7. Multiple Agreement The Claimant’s own internal documents relating to this loan show that they considered loans to be made up of various parts such as cash, PPI and payments towards “Egg Cards” (the Claimant’s credit card division). Exhibit KA13 – Claimant’s multi-part breakdown of loan The loan agreement appears to show that I received £505.29 in cash, that £6,100.71 was retained by the Claimant as settlement of a previous loan agreement, and that there was also a PPI policy which further increased my indebtedness by £1,418.24. Exhibit KA13 – Claimant’s multi-part breakdown of loan. The agreement signed by the Claimant and me contains both restricted-use credit and unrestricted-use credit, as defined by section 11 of CCA1974. Restricted-use credit was in the form of a front-loaded payment protection insurance premium paid directly to a third party by the Claimant. Unrestricted-use credit was in the form of a cash advance. Therefore this agreement is a multiple agreement as defined by section 18(1) of the Act. Per section 18(2) and 18(3), such an agreement must be treated as two separate agreements for the purposes of this Act. The terms of the agreement (as prescribed under section 60 of the Act) and signed by the Claimant and the Defendant have not been separately set out for each part of these two agreements contained within the signed agreement. The failure to set out prescribed terms for the two agreements means that the agreement has been improperly executed and is therefore enforceable only by the court as per section 65(1) of the Act. However, under section 127(3) of the Act, the court shall not make an enforcement order under section 65(1) if section 61(1)(a)(signing of agreements) was not complied with unless a document (whether or not in the prescribed form and complying with regulations under section 60(1)) itself containing all the prescribed terms of the agreement was signed by the debtor or hirer (whether or not in the prescribed manner). No such document has ever existed, and therefore the court may not make an enforcement order in this case. Although s127(3) was repealed from 2007, this did not apply retrospectively for earlier agreements but only for new agreements signed after the legislation was updated. Therefore section 127(3) of the Act is still in force for this agreement. The Claimant submits in their Witness Statement (points 6-7) that the agreement was an ‘integrated package’ and that the PPI was an interdependent part of the agreement and was not a distinct bargain requiring different terms in respect to the credit provided. However, it is a fact that the loan agreement could have been taken out with or without PPI. In the Contact History on 28th May 2004 the salesperson “gemma w” notes that “full pp (180)” was sold with the loan. Exhibit KA12 – Notes on Sale of Loan It does not seem likely that such notes would have been made if it were not possible to create loan agreements with various combinations of restricted and unrestricted credit. It is a fact that the amount advanced to me in cash was substantially less than the total amount of the agreement. The PPI element of the loan was paid directly by Egg to a third party and at no point did I have access to this money. Furthermore, in the document OFT Rulings - Consumer Credit (Agreements) Regulations 2004, the Office of Fair Trading gave its view that agreements with PPI are a ‘unitary multi-part’ agreement and that all the required information should be provided separately for each element of the agreements. Exhibit KA14 – Office of Fair Trading interpretation Although the 2004 regulations did not come into force until 31st May 2005, the OFT’s view was based on the requirements of CCA1974. The new regulations added the requirement that all agreements must be split into two sections with two separate signatures. However, the rules about multiple agreements were already in place in CCA1974 and the 1983 regulations. The credit agreement is a misleading document which contains no total charge for credit, no total amount payable and no breakdown of monthly payment and APR% for repaying capital as opposed to funding PPI. Indeed, it may appear to the layperson, as it appeared to me at the time, that no interest would be charged on the PPI policy at all, and it is almost impossible to check this without a sophisticated calculator or a spreadsheet. In conclusion, the Claimant has not complied with the requirements of CCA1974 and this renders the agreement unenforceable by the court.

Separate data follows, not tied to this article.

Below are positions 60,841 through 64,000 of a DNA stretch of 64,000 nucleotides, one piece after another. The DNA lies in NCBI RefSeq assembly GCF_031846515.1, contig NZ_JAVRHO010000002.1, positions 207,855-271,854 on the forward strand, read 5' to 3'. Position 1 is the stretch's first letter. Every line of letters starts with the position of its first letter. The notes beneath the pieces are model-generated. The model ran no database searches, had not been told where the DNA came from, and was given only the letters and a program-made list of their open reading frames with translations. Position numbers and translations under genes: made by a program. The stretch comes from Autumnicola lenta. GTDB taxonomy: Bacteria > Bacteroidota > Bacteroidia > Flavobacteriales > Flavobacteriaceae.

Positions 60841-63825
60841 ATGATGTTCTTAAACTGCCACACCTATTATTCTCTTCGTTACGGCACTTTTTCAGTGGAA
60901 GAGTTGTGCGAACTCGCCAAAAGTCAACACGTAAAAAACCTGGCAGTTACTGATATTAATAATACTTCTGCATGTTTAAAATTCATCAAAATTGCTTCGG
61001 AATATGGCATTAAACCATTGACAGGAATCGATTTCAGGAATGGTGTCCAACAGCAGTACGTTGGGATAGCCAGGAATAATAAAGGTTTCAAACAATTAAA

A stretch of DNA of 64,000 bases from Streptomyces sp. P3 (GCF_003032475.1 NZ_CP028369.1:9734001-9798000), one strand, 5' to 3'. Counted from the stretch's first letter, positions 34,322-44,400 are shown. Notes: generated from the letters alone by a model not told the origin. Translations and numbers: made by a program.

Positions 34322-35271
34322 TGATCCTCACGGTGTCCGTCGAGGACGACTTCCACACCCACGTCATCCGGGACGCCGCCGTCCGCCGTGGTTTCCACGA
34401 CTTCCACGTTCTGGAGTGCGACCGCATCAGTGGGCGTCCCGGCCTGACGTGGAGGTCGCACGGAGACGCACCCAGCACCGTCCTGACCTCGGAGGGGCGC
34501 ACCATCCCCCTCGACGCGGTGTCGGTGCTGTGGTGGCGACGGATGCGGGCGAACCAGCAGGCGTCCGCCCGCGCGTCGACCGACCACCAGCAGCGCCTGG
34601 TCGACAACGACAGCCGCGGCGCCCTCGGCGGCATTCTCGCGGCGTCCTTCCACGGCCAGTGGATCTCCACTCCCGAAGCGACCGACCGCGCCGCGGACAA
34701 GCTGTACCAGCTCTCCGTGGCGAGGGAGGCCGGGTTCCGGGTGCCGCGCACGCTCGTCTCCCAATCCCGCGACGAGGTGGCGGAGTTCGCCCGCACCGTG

8. Notice of Default Section 87(1) of CCA 1974 states that a default notice must be served on the debtor before the creditor may terminate the agreement or demand earlier payment of any sum. Therefore if no default notice was issued the Claimant has no right to take legal action against me for the alleged debt. LJP2 contains a ‘template’ default notice which the Claimant states was sent to me by Royal Mail and not returned. The Claimant does not give a date for the Default Notice in their Witness Statement. The ‘template’ LJP2 includes only the dates 23rd July 2008, 31st July 2008, 1st August 2008 and 29th September 2010. I do not believe that I ever received a default notice from the Claimant. I do not accept that the ‘template’ proves that I was sent such a default notice. The Claimant recorded a default with the credit agency Experian Ltd on 6th May 2005 for the sum of £7,229. Exhibit KA10 – Experian Credit File Default. The Claimant sent me a copy of my “Contact History” on or around 24th November 2008 in response to a request for information under the Data Protection Act. The “Contact History” contains details of every telephone call and postal correspondence between the Claimant and me. For example it records the sending of a rejection letter in 10th November 2008 in response to a complaint that I had made to the Claimant. Exhibit KA11 – Contact History (excerpts) page 2 The “Contact History” shows that there was no correspondence between the Claimant and me between 6th April 2005 and 21st June 2005. Exhibit KA11 – Contact History (excerpts) page 3, bottom half of the page The absence of a default notice letter on the Contact History, against a background of every other letter and phone call being recorded, strongly suggests that no default letter was sent by the Claimant. Additionally it appears from the loan statements provided by the Claimant in their letter dated 25th June 2010 – Exhibit KA3 – Reply to CPR Letter from Claimant –that the Claimant continued to charge interest in 2006, after a Default Notice was supposed to have been issued. This also suggests that the agreement has not been properly terminated in accordance with section 87(1) of CCA1974, as contractual interest charges should stop once an agreement has been terminated. If no Default Notice was sent then the Claimant may not take legal action against me as the agreement has not been terminated.